Birth christ dating

We can only conclude that he is being either naïve or purposely disingenuous about the Roman church's penchant to ignore God's Word in its quest for converts.The second theory makes a great to-do about the date of Passover (Nisan 14) when Christ died, which at the time was believed to have occurred on March 25, exactly nine months prior to December 25.While a minority of these Christians insist that December 25 is the correct date of the Nativity, most people realize that proof for this early winter date is quite scanty, which we will see presently.Even so, very few of them think that the date is significant as long as one is celebrating the advent of the Son of God into the world for the salvation of mankind—and one experiences good cheer with family and friends and receives the expected number of presents under the tree. In the run-up to Christmas, it is not uncommon for newspapers, magazines, and online news sites to publish articles revealing the errors and inconsistencies in the supposedly Christian holiday.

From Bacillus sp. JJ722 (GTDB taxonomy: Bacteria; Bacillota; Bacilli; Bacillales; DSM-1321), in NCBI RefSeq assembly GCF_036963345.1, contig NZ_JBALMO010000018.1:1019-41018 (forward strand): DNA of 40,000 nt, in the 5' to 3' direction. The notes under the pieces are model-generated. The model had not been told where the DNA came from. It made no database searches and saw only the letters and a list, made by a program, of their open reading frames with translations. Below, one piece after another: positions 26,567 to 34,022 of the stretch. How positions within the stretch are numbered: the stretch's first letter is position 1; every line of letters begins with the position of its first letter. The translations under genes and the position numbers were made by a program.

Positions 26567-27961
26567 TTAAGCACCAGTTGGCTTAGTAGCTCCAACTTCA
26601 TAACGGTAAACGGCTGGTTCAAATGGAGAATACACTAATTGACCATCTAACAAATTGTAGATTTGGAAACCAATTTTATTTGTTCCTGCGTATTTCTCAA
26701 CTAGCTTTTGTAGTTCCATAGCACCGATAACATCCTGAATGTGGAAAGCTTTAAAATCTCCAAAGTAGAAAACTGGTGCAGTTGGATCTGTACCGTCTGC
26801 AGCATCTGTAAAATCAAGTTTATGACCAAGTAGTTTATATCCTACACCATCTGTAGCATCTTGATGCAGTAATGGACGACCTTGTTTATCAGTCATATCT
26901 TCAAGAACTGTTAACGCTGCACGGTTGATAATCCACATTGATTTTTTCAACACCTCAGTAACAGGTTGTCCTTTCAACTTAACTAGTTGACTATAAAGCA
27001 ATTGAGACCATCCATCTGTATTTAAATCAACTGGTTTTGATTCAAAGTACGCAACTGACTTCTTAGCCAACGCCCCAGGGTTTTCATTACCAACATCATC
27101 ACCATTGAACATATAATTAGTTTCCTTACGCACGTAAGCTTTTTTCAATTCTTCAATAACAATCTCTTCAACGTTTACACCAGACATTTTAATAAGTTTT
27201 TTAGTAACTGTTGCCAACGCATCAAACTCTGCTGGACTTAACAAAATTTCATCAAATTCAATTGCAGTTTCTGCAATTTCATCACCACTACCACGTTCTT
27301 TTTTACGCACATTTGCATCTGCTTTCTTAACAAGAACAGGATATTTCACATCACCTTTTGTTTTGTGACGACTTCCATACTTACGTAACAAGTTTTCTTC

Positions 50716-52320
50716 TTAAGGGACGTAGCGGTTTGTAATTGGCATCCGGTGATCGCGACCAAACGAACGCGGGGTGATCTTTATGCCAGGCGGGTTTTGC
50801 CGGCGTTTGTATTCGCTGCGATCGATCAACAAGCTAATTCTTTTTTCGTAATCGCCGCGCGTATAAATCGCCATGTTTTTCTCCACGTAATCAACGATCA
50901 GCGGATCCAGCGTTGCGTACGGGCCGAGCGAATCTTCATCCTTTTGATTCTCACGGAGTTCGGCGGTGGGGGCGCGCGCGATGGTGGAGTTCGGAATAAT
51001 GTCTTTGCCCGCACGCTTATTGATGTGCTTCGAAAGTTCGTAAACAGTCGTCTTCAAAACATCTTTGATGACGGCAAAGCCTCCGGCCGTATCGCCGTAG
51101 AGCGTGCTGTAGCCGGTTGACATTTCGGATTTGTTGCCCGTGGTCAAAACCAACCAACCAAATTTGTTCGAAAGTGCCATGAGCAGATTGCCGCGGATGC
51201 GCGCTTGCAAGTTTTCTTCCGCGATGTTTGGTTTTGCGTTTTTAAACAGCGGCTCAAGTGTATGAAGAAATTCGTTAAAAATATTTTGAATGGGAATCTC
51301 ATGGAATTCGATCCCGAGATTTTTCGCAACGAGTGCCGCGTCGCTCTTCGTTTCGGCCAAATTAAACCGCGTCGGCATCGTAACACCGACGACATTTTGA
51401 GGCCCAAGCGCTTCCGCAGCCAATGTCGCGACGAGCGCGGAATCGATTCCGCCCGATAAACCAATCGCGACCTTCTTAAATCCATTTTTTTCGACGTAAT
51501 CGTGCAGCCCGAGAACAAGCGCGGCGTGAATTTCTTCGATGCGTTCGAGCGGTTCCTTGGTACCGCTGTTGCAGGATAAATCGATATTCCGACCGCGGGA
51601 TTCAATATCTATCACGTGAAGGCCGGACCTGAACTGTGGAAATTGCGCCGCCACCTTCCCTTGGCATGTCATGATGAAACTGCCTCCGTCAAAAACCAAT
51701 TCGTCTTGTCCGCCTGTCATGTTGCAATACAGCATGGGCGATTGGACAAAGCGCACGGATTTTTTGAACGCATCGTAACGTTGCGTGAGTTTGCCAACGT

The first is the one most members of God's church are familiar with: that December 25 is borrowed from Roman paganism, particularly the Saturnalia festival kept in late December.Despite the continuing secularization of our society, people remain fascinated and curious about the historical basis for the life of Jesus Christ.This curiosity becomes apparent especially around the traditional holidays of Christmas and Easter, when Jesus is supposed to be "the reason for the season." The Internet provides a wide-open window into the things people are thinking about, and questions about Jesus' birth and death are frequently asked on search engines and answers are posted on social media sites.For instance, a quick inquiry on Google or Bing about the date of Jesus' birth returns literally millions of pages of material.As the world just experienced, the vast majority of mainstream Christians celebrate Christmas on December 25 or January 6 (Eastern Orthodox), depending on their denominational allegiance.

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